In major western media headlines we see the stereotypical refugee woman crying, donning a hijab, and holding an infant–the victims of the Syrian civil war.
“Syria woman is one that is refugee,” Rula Asad, co-founder and executive director of the Syrian Female Journalists’ Network, told the crowds gathered at Middle East Institute last week. “Stereotyping and victimizing women is annoying, especially when other women are the political leaders.”
In a time of so much negativity in the media, Asad said, the war is an opportunity to improve Syrian civil society. Those at the front lines fighting for the continuation Syrian culture and the development of Syria civil society are female journalists.
In the midst of the Syrian civil war and migrant crisis throughout Europe, Syrians say the need for civil society has never been greater. But the lofty goal of ceasefire negotiation may be falling on death ears as civilian groups threatened to pull out of Geneva Peace Talks last week, according to The New York Times.
There are over 350,000 dead in the six-year-long war. After three peace talks, 12 civilian groups wrote a letter to U.N. Secretary General Ban Ki-Moon grieving that the talks have offer “neither peace nor protection” to the Syrian people.
Female journalists from various organizations hope to fill in the gaps between media and civil society. Founded in 2012, Syrian Female Journalists’ Network [SFJN]connects roughly 73 female and male journalists in and outside of Syria. The idea was borrowed from the the German female journalists working to improve gender equality in German media.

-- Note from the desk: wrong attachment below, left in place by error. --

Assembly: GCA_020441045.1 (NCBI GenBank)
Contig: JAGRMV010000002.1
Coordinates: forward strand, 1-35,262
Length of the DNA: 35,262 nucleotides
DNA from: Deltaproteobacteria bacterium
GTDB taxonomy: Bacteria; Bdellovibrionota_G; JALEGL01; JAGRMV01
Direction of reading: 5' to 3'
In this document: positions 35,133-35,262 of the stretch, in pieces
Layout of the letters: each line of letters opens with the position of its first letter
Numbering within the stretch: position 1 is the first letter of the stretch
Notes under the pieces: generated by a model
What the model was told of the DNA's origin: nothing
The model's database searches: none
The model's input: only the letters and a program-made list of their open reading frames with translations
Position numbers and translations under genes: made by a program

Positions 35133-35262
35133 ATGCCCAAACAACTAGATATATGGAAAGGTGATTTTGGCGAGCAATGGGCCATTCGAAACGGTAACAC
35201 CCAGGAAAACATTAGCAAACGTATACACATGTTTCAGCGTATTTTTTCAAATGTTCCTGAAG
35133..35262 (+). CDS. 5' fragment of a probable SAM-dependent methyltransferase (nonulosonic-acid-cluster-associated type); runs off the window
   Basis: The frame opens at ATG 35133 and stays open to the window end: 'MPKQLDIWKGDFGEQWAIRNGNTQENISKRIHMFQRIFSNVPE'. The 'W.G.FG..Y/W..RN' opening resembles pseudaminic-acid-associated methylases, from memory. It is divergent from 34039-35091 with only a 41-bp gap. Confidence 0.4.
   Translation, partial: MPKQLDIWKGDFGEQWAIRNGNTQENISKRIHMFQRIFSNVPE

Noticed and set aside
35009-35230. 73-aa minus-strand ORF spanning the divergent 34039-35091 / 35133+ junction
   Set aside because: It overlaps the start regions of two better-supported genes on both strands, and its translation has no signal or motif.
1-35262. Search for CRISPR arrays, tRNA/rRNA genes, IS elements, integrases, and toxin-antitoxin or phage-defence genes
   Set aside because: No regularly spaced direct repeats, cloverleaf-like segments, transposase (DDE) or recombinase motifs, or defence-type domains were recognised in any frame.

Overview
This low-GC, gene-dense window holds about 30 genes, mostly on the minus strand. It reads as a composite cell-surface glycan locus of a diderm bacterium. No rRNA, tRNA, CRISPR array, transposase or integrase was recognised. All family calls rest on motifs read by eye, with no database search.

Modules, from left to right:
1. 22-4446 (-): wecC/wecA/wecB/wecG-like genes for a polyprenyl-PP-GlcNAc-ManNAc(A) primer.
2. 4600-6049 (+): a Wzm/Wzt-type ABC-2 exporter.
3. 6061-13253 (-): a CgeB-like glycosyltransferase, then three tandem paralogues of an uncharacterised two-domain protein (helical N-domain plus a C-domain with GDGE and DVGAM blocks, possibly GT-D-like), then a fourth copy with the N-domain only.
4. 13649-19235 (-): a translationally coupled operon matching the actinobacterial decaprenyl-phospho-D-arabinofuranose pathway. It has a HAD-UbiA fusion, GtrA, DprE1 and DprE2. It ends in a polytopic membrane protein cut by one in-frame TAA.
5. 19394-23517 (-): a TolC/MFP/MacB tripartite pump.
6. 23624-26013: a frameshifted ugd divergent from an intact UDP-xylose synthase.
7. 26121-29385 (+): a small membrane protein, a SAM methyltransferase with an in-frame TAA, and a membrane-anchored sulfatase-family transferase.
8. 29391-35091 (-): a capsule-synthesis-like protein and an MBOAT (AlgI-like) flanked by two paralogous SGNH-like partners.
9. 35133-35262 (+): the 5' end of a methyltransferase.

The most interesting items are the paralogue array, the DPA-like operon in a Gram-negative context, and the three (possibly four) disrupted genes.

“Syria journalists that we train face many challenges in reporting the war,”Milia Eidmouni, Asad’s partner and co-founder of SFJN said. “They have no helmets or vests, and much of their equipment was confiscated by militants trying to censor news.
Asad and Eidmouni took civilian journalists and trained them into professionals creating a network of roughly 73 women in and outside of Syria. The group’s main objective is to report what is happening in Syria and achieve gender democracy in international reporting on Syrian women.
With optimistic thinking by journalists and negotiators at Geneva, academics like George Washington University International Affairs Professor Amitai Etzioni find the prospect of Syrian civil society unlikely.
“The fact that some people talk about it [civil society] is completely meaningless,” said Etzioni in an interview at his office. “When you have such extreme opposition with people killing each other.”
Caroline Ayoub, co-founder and project manager of SouriaLi [Syria is Mine] Radio, does see challenges in fighting for civil society.
“The biggest issue for civil society in Syria is fear and mistrust,” said Ayoub. “Syrians don’t know who they can turn to for information, so wanted to fill in the gap. That is the responsibility of the media.”
Ayoub’s three-year-old radio program provides a variety of cultural and political shows in and out of Syria. Ayoub was arrested in 2012 in Damascus for her non-violent activism against the regime. Currently, the radio broadcast only has three journalists in Syria working under aliases, while the rest of the journalists work from afar via Skype, Google Hangout, and e-mail.
One of the SouriaLi’s most popular programs was a cooking show covering 30 stories of Syrian cooks from Kurdish, Armenian, and Arab backgrounds, and preserving the cultural heritage of areas no longer be inhabited.
“The first thing we would hope for Syria is let’s get some ceasefire, be able to feed them, and give them medical attention,” said Etzioni. “But all this is light-years away from civil society.”
While change lags for civil society in Syria, Ayoub, Asad, and Eidmouni see their efforts as investing in Syria 50 years from now.